General education courses provide opportunities to gain skills and insights that will be useful in one’s entire life. At SUNY Plattsburgh, general education is an integral part of the total degree program — of equal importance to courses in the major field of study. Students who enrolled at SUNY Plattsburgh prior to Fall 2021 complete the General Education 5 program (GE5) and those who enroll for Fall 2021 and thereafter will complete the Cardinal Core Curriculum.
Cardinal Core Curriculum
The Cardinal Core Curriculum begins Fall 2021 for new students. The Cardinal Core Curriculum provides a rigorous and robust general education experience as an essential component of the baccalaureate degree. The program is designed to allow exploration of a wide range of topics and ways of thinking in preparation for life as a 21st-century citizen.
The Foundation is a set of courses and competencies designed to introduce new students to academic life at SUNY Plattsburgh. The Foundation prepares students with essential skills as they examine their roles and identities as members of a pluralistic society.
- Cardinal Foundation Seminar
- Information literacy
There are six core categories in the Cardinal Core Curriculum, reflecting a diversity of core knowledge in the liberal arts and sciences. Core skills of communication, critical thinking, discovery and inquiry, and quantitative reasoning are integrated throughout, with focus on the core perspectives of global awareness, individual development and social justice.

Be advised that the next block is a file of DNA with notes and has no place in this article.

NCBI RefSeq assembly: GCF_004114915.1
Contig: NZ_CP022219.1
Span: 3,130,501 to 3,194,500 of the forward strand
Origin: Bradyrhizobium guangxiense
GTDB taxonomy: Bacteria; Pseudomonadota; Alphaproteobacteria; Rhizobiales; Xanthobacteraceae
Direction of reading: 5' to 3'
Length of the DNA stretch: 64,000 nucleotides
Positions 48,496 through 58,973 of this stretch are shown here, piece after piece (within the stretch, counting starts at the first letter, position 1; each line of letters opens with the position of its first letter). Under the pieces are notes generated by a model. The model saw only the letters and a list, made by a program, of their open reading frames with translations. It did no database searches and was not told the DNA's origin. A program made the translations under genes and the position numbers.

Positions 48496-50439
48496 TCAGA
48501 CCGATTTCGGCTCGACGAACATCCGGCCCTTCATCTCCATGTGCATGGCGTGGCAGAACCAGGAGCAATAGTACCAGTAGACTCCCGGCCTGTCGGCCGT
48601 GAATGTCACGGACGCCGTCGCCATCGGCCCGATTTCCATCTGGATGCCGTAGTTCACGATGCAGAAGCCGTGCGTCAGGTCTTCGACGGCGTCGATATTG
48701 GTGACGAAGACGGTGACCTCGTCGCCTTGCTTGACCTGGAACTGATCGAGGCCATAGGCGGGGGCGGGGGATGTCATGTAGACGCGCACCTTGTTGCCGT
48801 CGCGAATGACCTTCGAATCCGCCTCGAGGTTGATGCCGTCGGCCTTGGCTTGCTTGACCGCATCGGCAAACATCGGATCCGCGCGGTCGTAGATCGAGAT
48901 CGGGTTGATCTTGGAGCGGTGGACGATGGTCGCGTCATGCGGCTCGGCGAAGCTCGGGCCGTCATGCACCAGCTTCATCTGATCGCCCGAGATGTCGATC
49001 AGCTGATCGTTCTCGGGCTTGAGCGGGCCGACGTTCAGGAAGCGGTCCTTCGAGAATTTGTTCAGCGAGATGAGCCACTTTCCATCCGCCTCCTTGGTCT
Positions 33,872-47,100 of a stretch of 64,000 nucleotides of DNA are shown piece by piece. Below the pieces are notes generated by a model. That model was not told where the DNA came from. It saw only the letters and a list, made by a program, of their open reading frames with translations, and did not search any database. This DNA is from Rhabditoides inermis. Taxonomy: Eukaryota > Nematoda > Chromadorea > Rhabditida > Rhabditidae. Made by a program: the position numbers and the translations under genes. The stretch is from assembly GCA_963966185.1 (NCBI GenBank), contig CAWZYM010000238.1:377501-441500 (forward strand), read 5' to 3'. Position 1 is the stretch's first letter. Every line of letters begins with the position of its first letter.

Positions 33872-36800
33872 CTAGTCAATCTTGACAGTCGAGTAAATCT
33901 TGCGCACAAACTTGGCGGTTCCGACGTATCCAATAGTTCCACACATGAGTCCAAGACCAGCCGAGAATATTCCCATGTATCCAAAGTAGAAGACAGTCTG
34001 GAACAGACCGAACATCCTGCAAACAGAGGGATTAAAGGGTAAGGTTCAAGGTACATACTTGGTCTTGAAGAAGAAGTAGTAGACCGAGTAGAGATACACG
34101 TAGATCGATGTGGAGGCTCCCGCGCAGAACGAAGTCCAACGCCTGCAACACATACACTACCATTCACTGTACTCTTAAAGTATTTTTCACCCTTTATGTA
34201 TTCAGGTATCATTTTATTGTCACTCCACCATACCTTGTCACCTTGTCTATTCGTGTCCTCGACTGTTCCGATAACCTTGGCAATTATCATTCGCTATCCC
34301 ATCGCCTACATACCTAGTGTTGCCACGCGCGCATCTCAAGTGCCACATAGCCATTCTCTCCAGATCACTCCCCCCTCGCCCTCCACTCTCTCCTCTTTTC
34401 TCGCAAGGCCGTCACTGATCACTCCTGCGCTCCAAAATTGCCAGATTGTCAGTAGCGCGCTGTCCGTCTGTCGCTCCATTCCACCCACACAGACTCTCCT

- Human Communities: Courses in this area promote a critical self-awareness of individuals’ roles and responsibilities within communities by examining how people interact with each other and in groups.
- Individual Expression: Courses in this area encourage students to reflect on their roles within a diverse society through exploration of the multiple ways we reason, engage with, document, and creatively represent or express the range of human experience.
- Natural World: Courses in this area explore the scientific concepts, models and methods necessary to study natural phenomena that affect the global community.
- Quantitative Reasoning: Courses in this area develop and utilize quantitative skills to address practical problems in order to better understand the world.
- U.S. Identities: Courses in this area explore communities, histories, and institutions within the United States to engage students in critical examination of their roles in American society.
- World Cultures: Courses in this area explore communities, histories, and institutions outside the United States to engage students in critical examination of their roles in a global society